Last year over at NBAPlaybook, Sebastian Pruiti took a look at players who struggled during the season and looked at whether it was a fluke season or the start of a trend. This year, Sebastian is bringing the series to Basketball Prospectus.
Even though the Indiana Pacers made their way into the playoffs for the first time in five years and hung tough with the Chicago Bulls in the first round before being beaten, Danny Granger took a step in the wrong direction in terms of his production and his development. After winning the Most Improved Player award in the 2008-09 season, Granger was able to play at the same high level two years ago. Last year, however, was a different story. Granger saw his scoring average drop from 24.1 ppg to 20.5, and while some of that had to do with being used less (due to having more options, Granger saw his Usage Rate drop from 28.7 percent to 26.7), Granger didn't really help himself as he saw his True Shooting Percentage (TS%) drop from 56.4 percent to 55.4 percent and his turnover rate (TO%) jump up from 10.58 to 12.34. All of this had an effect on his PER, which went from 19.81 to 17.82.
Where Did He Struggle?
Granger's biggest problem this past season compared to two years ago was his ability to score in spot-up situations where he was catching and shooting. There are two key areas where Granger struggled in spot up situations. First, he struggled knocking down open jumpers. Two years ago, when Granger was considered "unguarded" by Synergy Sports (46.9 percent of the time), he shot 44.2 percent. Last year, Granger was considered unguarded the same amount of the time (again, 46.9 percent), but his shooting percentage on these type of shots dropped all the way to 38.1 percent. So what's different? Well, if you want Granger shoot two years ago and compare it to last year, there is a notable difference:
Two years ago when spotting up, you notice Granger jumps out a noticeable amount. Watch where he lands after shooting on these next shots:
This is a clip of Granger shooting from this past season. Notice how he is jumping much more up and down, then out. Also notice the result of these shots, most of them missing short, coming off of the front of the rim.
Now, you always hear people (myself included) that a good shooting motion consists of a nice up and down jumping motion. With that being said, some shooters are just more comfortable jumping out a little bit and using their legs (and the jump out) to get a little bit more out of their shot. Granger seems to be this type of shooter. With Granger jumping straight up or down (don't know if he was instructed to do this or if it was something that just happened), he started front-rimming some shots. Once he starts doing that, it throws everything off for a shooter mentally. He starts using his arms more, trying to muscle the basketball to the rim, and that throws off his arc, accuracy, and rotation. All of that can lead to a poor shooting year, and it's possible that this is what happened to Granger. What makes this more likely is that Granger's shooting success two years ago wasn't a fluke. In 2008-09 Granger knocked down 42.6 percent of his open jumpers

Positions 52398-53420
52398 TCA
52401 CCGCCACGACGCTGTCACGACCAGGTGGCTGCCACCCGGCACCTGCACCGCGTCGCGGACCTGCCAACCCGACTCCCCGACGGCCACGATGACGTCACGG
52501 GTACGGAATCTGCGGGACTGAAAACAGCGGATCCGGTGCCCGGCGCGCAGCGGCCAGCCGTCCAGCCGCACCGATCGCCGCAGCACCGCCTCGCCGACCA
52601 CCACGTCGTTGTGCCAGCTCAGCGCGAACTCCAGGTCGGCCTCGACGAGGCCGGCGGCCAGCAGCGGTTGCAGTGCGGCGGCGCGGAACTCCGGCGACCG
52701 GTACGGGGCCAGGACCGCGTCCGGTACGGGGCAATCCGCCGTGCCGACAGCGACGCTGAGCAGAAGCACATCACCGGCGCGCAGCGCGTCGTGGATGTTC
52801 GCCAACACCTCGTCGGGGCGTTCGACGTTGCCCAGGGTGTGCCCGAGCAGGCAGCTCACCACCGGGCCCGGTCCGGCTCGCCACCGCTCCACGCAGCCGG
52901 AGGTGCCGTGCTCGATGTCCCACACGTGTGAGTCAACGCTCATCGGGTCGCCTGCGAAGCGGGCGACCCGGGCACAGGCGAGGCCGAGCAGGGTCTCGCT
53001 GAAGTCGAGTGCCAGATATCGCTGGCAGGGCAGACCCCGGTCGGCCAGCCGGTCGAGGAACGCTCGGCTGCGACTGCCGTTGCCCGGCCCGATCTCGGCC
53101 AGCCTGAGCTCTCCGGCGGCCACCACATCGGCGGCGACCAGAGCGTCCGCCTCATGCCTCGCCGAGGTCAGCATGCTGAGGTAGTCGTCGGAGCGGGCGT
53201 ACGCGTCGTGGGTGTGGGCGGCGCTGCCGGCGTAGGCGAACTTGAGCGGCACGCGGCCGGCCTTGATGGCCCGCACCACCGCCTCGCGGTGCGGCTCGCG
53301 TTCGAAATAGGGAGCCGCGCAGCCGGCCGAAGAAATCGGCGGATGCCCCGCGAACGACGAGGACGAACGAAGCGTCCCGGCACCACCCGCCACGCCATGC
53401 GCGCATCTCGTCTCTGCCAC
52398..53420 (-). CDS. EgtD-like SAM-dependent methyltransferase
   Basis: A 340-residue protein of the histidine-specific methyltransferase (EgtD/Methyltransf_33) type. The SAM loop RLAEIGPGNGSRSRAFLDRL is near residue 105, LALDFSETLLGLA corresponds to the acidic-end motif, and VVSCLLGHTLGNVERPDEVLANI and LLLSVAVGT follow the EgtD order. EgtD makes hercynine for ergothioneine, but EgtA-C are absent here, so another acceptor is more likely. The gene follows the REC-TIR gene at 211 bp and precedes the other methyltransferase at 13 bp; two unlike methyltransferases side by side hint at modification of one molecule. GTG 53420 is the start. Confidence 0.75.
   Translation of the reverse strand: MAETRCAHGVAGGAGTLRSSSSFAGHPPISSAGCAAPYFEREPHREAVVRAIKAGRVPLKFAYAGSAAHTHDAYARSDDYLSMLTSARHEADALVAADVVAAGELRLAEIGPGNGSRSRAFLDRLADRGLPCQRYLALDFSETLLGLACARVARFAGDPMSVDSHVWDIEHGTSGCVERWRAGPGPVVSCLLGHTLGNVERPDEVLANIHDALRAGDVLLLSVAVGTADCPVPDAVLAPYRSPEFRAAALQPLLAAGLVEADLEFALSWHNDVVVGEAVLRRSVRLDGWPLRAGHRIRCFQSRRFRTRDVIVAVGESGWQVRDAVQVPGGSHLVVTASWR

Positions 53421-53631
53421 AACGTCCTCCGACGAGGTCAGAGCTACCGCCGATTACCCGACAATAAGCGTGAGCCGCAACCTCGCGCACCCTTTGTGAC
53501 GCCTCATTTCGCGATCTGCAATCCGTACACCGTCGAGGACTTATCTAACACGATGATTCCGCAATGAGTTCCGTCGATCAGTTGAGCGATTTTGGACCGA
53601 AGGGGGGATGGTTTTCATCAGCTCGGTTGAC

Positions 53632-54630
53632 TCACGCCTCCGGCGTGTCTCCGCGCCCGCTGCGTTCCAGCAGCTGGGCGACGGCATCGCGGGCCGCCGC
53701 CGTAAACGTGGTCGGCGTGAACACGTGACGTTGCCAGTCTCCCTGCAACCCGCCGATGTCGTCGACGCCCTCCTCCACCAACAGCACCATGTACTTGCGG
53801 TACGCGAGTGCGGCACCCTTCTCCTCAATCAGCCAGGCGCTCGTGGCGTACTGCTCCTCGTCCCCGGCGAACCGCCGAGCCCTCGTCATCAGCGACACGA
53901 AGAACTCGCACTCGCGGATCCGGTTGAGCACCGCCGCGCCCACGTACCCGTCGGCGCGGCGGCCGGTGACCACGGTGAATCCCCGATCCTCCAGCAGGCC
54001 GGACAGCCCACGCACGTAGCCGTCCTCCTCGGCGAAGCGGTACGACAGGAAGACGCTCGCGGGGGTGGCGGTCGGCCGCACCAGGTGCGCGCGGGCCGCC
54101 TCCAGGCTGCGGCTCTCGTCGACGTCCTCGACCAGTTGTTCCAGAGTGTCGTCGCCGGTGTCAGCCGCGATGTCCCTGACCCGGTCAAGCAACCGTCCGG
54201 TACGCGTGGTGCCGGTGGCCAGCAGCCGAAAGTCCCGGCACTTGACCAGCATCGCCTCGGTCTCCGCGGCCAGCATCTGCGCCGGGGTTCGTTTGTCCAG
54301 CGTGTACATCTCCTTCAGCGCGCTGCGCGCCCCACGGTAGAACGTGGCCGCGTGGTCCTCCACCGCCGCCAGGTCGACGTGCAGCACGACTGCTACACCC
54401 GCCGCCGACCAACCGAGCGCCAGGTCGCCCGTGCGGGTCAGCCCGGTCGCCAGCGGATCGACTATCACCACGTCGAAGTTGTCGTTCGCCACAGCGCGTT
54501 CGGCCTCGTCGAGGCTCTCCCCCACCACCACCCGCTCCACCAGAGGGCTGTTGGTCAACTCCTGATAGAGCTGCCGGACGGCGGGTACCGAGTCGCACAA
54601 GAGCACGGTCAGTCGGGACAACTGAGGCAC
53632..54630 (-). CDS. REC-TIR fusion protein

Can He Bounce Back?
Knocking down the open jumper in catch-and-shoot situations is important for a player like Granger because it gets the defense running at him (because they have to respect his shooting ability and close out hard on him) and once that happens, he can start putting the ball on the floor and getting to the rim easily. I already mentioned that Granger's success shooting the ball two years ago wasn't a fluke (he's been really good at it for a while until this past season), so I think it is very likely that Granger can return to form if he gets his shooting form worked out and gets back to a place where he is shooting the ball comfortably, knocking down jumpers, and then playing off of that. If Granger can get back to his old self, this Pacers team could become very dangerous.
Sebastian Pruiti is an author of Basketball Prospectus.
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